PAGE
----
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Alteryx beginner here...I have about 1.6 million records in my dataset and for each one, I need to generate a random number, add a couple of calculated fields, and summarize the data based on a few different fields. Then, I need to run all 1.6 million records again and again, creating a new random number and again adding on the calculated fields and summarizing. I will need to run 10,000 simulations. I am currently using an iterative macro to perform this task, and it is running very slowly. I ran through all 10,000 simulations last night and it looked like there was 3.3 TB of data in macro step...I guess I'm wondering if there's a more efficient way of doing this.
Below is the macro workflow. It's very simple. I read in the data, calculate my random number and other fields, and then I summarize that particular run and spit it out. The same data that's read in is then fed back into the macro. My maximum iterations is set at 10,000 to achieve my 10,000 simulations. Any ideas as to what might be causing Alteryx to hold so much data in the memory? I'm having some trouble attaching my workflows, so I hope this summary is helpful enough.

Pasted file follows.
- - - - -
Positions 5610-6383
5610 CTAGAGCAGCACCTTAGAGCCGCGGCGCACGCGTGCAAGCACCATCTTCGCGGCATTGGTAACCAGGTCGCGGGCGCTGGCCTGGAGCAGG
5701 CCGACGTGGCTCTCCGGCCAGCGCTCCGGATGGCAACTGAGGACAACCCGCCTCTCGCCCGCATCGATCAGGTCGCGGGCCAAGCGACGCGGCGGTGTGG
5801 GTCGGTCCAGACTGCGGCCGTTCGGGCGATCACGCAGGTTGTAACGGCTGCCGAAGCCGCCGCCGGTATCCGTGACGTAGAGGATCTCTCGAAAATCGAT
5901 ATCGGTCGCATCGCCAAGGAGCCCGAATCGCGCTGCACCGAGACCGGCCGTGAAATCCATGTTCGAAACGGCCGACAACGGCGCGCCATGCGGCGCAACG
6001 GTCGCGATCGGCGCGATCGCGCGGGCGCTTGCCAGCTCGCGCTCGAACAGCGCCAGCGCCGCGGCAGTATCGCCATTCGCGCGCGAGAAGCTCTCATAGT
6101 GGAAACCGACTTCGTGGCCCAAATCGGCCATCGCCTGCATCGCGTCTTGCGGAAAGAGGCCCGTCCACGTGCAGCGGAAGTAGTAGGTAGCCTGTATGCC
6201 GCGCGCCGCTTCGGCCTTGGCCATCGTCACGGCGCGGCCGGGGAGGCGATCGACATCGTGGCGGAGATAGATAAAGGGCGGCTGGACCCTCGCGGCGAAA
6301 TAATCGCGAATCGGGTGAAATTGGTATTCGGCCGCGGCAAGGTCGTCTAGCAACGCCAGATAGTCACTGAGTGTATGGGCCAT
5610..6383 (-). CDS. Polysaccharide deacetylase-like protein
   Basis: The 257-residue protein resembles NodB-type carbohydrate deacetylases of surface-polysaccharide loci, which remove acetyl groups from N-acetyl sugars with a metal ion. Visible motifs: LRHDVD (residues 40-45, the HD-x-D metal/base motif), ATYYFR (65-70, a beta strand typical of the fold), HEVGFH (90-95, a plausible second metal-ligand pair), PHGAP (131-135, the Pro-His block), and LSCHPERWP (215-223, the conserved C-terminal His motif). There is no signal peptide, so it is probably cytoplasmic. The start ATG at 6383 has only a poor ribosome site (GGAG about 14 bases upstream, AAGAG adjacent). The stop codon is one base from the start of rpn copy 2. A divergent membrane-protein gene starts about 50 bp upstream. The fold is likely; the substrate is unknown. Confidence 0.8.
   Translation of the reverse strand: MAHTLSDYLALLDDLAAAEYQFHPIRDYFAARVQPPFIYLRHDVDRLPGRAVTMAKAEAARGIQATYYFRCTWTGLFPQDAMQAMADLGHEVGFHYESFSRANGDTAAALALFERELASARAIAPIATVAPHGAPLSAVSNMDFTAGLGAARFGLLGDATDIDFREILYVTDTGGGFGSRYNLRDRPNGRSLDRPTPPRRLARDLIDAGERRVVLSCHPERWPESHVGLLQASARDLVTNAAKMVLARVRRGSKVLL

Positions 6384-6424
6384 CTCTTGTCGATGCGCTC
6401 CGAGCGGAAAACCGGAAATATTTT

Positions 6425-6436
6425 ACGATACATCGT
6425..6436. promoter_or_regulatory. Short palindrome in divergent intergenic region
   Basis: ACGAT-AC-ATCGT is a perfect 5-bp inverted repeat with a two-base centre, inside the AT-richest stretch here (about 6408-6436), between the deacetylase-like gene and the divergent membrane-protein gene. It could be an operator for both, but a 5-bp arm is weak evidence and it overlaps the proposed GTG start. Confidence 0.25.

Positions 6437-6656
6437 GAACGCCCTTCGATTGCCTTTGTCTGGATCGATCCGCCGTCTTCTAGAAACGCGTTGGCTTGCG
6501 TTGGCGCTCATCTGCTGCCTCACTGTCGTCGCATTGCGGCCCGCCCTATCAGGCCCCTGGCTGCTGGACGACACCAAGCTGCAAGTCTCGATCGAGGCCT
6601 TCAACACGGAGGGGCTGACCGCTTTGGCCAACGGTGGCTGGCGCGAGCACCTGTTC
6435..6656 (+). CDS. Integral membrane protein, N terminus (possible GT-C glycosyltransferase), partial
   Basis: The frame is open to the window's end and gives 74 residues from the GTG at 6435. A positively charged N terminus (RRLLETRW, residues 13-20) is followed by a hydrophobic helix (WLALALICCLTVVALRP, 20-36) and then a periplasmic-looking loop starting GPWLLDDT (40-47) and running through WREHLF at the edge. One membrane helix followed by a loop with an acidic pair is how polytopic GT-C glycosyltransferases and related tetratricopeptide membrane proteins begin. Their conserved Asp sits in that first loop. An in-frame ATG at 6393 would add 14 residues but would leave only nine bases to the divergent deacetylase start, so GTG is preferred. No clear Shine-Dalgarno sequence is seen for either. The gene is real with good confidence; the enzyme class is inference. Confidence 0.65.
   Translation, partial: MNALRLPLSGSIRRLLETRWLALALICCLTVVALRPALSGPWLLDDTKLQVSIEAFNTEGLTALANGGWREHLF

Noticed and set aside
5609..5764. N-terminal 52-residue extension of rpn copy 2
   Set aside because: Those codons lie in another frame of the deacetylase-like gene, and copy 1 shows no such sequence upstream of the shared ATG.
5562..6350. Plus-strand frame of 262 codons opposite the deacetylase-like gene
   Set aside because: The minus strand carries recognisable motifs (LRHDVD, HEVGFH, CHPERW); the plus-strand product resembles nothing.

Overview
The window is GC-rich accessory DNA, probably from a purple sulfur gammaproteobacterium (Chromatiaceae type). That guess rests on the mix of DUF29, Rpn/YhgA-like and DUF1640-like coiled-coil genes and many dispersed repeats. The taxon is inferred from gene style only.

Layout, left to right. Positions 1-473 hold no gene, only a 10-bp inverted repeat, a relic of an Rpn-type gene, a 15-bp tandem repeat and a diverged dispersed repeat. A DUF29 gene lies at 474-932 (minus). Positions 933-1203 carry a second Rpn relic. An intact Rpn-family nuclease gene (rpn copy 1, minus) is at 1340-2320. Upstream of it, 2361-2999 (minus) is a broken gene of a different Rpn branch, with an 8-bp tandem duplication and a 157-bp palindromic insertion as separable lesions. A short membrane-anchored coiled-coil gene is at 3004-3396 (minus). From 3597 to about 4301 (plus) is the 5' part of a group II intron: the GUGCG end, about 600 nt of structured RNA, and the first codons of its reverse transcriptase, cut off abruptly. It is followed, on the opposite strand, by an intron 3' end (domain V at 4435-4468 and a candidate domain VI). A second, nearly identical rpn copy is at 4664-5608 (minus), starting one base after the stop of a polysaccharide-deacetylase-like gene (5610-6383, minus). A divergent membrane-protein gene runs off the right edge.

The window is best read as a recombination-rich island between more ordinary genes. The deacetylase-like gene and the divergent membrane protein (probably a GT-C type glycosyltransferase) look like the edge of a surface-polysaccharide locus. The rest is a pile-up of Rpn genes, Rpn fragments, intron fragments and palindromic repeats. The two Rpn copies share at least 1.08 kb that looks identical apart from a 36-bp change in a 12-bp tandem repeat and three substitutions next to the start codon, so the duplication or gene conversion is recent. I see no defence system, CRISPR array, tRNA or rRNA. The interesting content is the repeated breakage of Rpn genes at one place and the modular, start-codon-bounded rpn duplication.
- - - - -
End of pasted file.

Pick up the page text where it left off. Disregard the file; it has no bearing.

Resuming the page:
Everytime you run your macro the data calculations inside each tool of the macro are stored in the temp folder. When you run the same data over and over with new calculations it stores both current and previous calculations. And when there isn't enough space to use your RAM memory then it uses your hard drive. What are your calculations in the summary tool?
Sorry for the late reply...I was able to adapt this workflow for my problem and it worked pretty well. I still had to run it in four separate batches of 2,500, but it ended up running in a reasonable amount of time compared to my macro approach.
Thank you for the help, especially since all I was able to provide was a screenshot of my workflow and not the actual file.
You're right, based on @jdunkerley79 's reply, I don't think a macro is the best approach. Still trying to wrap my ahead around macros and what their best uses are. It sounds like, based on what you're saying, that since my macro output that goes back into my iteration input doesn't change, there's no reason to use a macro. Thanks for the reply!